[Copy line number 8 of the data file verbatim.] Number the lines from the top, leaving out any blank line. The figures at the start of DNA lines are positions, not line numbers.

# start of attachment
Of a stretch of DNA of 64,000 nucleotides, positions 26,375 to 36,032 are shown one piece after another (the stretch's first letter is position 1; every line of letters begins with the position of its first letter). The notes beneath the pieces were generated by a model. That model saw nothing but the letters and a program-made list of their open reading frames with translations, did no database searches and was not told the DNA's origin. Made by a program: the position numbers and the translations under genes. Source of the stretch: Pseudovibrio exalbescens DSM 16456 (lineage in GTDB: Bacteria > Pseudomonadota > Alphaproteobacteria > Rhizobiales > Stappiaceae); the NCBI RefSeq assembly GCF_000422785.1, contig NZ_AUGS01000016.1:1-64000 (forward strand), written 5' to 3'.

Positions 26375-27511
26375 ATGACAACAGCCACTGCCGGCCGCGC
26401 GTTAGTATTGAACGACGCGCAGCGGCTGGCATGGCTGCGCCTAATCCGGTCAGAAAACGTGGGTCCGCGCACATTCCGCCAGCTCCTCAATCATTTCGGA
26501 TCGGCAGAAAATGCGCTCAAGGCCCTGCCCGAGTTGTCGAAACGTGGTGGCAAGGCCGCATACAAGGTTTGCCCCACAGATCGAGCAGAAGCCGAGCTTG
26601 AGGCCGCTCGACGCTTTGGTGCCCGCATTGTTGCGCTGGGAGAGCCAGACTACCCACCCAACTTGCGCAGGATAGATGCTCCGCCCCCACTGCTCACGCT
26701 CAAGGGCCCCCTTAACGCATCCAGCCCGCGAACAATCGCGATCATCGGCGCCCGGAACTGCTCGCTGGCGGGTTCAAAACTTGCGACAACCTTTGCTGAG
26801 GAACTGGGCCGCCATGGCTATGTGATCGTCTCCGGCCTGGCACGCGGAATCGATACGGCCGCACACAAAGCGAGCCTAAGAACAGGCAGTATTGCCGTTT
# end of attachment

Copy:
26801 GAACTGGGCCGCCATGGCTATGTGATCGTCTCCGGCCTGGCACGCGGAATCGATACGGCCGCACACAAAGCGAGCCTAAGAACAGGCAGTATTGCCGTTT